Solution: Your culture is more than just your office. Culture is about how you communicate and collaborate, how you treat each other, and what you expect from your colleagues. Every contact with a candidate is a chance to show off your culture, whether that contact is in-person or online.

Make your culture part of everything, from the initial job posting right up until the interview. During the interview itself, share your values, your goals, and tell stories about what makes you proud. Candidates want to find a workplace where they can thrive. Give concrete examples that show why they would fit your culture.

Related reading: 5 Ways HR Can Help Hybrid Teams Build a Strong Culture

Tips for conducting a great remote interview

Remote interviews can also be advantageous. You have a lot more flexibility when scheduling, plus you can record the interview and review it again whenever you need.

To get the most out of a video interview, follow these golden rules:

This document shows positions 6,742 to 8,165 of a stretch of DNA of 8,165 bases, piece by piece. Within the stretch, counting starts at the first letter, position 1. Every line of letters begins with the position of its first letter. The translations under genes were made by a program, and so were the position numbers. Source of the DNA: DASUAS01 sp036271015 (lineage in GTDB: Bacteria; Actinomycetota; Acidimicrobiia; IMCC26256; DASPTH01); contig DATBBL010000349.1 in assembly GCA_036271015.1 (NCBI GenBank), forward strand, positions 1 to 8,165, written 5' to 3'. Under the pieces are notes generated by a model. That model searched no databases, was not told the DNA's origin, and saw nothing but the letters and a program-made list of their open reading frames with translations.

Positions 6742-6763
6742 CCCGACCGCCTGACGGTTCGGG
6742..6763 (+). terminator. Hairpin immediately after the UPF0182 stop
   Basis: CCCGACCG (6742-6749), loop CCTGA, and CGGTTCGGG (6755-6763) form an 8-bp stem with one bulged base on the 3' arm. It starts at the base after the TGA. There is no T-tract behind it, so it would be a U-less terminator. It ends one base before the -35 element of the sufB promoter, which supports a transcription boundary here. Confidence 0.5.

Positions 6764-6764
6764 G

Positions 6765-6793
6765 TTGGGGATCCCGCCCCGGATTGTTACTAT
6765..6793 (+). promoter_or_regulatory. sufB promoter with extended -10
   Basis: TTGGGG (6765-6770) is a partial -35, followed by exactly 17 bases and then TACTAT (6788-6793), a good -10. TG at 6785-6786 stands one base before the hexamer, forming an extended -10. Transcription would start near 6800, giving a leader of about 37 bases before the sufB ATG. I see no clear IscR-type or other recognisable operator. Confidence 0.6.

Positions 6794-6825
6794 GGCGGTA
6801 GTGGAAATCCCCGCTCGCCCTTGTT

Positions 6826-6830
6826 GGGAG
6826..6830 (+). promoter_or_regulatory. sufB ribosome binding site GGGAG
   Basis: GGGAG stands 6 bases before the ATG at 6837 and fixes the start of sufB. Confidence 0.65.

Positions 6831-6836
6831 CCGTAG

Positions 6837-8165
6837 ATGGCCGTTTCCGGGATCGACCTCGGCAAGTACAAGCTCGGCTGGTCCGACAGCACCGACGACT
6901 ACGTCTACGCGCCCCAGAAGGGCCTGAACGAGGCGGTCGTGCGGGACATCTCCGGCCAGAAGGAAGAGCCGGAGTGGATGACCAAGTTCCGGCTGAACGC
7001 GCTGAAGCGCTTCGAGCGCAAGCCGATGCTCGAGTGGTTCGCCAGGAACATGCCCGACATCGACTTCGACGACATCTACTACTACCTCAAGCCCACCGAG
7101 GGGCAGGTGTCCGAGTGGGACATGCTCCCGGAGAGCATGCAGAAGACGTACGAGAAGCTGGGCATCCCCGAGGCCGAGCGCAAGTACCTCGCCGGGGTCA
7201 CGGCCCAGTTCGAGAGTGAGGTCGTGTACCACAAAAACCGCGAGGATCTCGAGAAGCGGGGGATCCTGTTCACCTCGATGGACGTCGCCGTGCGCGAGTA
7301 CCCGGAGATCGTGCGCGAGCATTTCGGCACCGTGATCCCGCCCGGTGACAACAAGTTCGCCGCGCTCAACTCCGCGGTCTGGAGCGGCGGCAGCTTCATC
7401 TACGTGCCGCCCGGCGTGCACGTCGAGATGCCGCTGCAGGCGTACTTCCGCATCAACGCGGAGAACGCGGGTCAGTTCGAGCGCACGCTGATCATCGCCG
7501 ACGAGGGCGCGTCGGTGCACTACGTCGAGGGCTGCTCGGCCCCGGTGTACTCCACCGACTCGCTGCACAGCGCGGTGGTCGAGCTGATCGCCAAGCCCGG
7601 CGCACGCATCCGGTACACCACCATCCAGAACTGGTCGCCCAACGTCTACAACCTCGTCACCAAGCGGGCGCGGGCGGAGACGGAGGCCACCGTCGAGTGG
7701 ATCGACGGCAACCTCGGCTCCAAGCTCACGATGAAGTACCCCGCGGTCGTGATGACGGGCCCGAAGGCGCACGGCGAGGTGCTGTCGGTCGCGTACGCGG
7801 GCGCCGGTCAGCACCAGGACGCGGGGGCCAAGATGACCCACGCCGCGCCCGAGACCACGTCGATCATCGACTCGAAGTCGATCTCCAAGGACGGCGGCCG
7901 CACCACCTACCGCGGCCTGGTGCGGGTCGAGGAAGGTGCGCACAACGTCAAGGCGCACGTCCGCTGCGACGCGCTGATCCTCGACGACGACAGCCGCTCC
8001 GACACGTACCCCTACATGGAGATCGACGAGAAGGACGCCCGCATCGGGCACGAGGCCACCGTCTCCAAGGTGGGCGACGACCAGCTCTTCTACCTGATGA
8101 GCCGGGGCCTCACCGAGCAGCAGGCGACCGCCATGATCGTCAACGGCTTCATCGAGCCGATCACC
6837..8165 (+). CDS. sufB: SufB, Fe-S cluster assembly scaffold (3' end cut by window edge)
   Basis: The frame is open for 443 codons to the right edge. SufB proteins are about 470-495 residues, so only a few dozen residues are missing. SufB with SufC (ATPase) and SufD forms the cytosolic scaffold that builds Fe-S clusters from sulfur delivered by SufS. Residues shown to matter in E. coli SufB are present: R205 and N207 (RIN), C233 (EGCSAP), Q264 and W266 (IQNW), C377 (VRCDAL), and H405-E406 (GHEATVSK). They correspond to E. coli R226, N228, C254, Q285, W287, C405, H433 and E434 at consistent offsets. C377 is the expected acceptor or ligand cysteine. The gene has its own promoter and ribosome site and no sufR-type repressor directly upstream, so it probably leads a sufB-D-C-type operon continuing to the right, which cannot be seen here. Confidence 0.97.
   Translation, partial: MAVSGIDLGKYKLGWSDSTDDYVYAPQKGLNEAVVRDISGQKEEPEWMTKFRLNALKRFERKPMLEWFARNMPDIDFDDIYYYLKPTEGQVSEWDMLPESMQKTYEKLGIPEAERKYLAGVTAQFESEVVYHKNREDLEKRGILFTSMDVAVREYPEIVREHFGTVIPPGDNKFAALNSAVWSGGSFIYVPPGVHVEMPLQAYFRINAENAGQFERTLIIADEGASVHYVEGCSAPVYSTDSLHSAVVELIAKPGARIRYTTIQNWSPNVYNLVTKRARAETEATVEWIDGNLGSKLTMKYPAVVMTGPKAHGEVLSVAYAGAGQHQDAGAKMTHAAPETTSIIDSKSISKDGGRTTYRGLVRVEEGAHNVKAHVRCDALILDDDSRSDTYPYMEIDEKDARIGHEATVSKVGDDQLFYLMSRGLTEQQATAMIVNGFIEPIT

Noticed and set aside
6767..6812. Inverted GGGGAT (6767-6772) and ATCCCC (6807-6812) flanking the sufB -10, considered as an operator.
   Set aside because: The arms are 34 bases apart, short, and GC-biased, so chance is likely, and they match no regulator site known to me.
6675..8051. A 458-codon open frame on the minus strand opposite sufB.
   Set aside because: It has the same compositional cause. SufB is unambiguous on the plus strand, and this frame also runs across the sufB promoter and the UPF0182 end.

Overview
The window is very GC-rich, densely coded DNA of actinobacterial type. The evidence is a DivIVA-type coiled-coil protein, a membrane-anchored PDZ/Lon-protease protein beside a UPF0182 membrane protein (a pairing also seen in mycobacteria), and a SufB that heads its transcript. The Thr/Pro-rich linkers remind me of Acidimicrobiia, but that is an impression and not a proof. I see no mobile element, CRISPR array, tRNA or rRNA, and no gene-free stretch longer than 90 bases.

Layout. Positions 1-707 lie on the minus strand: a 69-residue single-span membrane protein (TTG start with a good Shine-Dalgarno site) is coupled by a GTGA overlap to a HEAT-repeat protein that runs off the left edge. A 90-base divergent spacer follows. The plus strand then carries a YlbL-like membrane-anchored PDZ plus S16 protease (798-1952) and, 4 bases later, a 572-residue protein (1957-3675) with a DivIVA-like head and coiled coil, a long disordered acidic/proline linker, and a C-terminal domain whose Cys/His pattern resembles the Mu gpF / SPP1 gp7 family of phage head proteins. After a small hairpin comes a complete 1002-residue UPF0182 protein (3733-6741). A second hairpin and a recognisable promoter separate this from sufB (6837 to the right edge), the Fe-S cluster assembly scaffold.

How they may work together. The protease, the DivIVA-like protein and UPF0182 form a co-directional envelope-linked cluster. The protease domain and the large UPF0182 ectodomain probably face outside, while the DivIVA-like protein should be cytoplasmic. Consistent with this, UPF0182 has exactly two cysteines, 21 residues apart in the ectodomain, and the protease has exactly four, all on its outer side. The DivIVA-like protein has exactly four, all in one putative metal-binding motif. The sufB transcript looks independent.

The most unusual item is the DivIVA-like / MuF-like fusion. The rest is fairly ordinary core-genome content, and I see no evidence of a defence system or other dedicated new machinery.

• Be prepared – Make sure your computer and internet connection are both up and running.
  • Eliminate all potential distractions – Turn off all notifications on your device before your start the interview.
  • Have clear objectives – Be clear about what you need to cover in this interview and make sure that your questions align with your objectives.
  • Sell the role and the organization – Give the candidate some insight into the employee experience so they understand why you’re a great employer.
  • Set clear expectations – At the end, let the candidate know what happens next and how you will communicate with them.

Hiring a top-tier candidate? Download Recruiting The Best, the Helios HR guide to elite recruitment.